Updated: 2020, Jul 3

Types of Stress and Stress Management Misconceptions

Learn about different types of stress and let's look at some of the common misconceptions surrounding stress.
Types of Stress and Stress Management Misconceptions
Stress is part of everyone's life, but we don't all experience it the same way. (Image/Shutterstock)

Stress is an inevitable part of being human, but stress levels have been rising in recent years, and since people have become more health-conscious, many are turning to the internet to find ways to cope. This can be a stressful experience in and of itself since you’re bound to find all sorts of contradictory advice.

The term “stress” has become so common in conversation that we don’t even realize that different people mean different things by it. We don’t take into consideration the various types of stress, the sources if it really is stress or a symptom of something else. Then we reach stress management.

Everyone has an opinion on stress management. They’ll tell you that you need to meditate like them, spend more time in nature, exercise and change your diet. Or maybe it’s just your attitude. If you practice positive thinking, you’d be blissful and on top of all your problems. Because you’d be levitating.

You try different products and techniques that promise to “eliminate” stress, but they don’t seem to work as well as for the people that recommended them. Now you feel like a failure at stress management. There must be something wrong with you if you’ve tried everything and you’re still not perpetually calm. Well, no. It’s just that there are many misconceptions regarding stress and stress management, some of which we will try to clarify in this article.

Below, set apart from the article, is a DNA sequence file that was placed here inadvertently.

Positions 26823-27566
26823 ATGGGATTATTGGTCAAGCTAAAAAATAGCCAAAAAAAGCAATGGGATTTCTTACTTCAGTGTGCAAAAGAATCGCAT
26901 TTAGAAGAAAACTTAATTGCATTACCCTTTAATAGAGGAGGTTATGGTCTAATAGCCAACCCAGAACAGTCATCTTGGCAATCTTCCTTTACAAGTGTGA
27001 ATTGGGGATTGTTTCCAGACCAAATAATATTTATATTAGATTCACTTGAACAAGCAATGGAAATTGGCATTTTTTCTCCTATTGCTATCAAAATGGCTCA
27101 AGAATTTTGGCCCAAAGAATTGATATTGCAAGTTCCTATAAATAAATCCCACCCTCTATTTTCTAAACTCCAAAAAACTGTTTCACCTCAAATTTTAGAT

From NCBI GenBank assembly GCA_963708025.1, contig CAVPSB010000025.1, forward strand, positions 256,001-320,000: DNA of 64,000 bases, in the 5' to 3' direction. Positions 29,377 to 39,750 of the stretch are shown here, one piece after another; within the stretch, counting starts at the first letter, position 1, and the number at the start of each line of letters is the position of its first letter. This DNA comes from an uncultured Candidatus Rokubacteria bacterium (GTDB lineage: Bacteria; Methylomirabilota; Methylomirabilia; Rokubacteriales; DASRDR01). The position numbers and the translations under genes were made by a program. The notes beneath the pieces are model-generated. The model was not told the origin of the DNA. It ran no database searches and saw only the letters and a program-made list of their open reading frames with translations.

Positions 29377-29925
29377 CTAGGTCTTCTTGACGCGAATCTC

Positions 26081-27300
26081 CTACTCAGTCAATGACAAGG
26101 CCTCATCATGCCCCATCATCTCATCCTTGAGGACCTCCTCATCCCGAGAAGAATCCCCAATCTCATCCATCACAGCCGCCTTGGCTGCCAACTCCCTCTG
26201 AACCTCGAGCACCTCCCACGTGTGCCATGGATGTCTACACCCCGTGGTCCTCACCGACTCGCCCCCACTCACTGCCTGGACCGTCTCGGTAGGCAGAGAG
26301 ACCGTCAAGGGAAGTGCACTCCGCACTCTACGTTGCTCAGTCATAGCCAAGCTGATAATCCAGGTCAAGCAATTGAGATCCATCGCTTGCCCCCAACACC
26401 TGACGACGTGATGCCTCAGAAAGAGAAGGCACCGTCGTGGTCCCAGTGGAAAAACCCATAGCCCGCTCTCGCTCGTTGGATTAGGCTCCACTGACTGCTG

Types of Stress

Everyday Stress

Everyday stress is the most common and least damaging type of stress. You probably experience it multiple times per day, and it doesn’t necessarily have to be negative. Excitement, for example, is also a form of stress. When you feel like you can’t wait to go to a party or to see what you got for your birthday, you’re experiencing stress.

Everyday stress can also be a response to a real or perceived threat. You thought you might fall off your bike, but you didn’t. Threats don’t have to be very intense either. It can be something as simple as getting an unexpected phone call or running late to a meeting.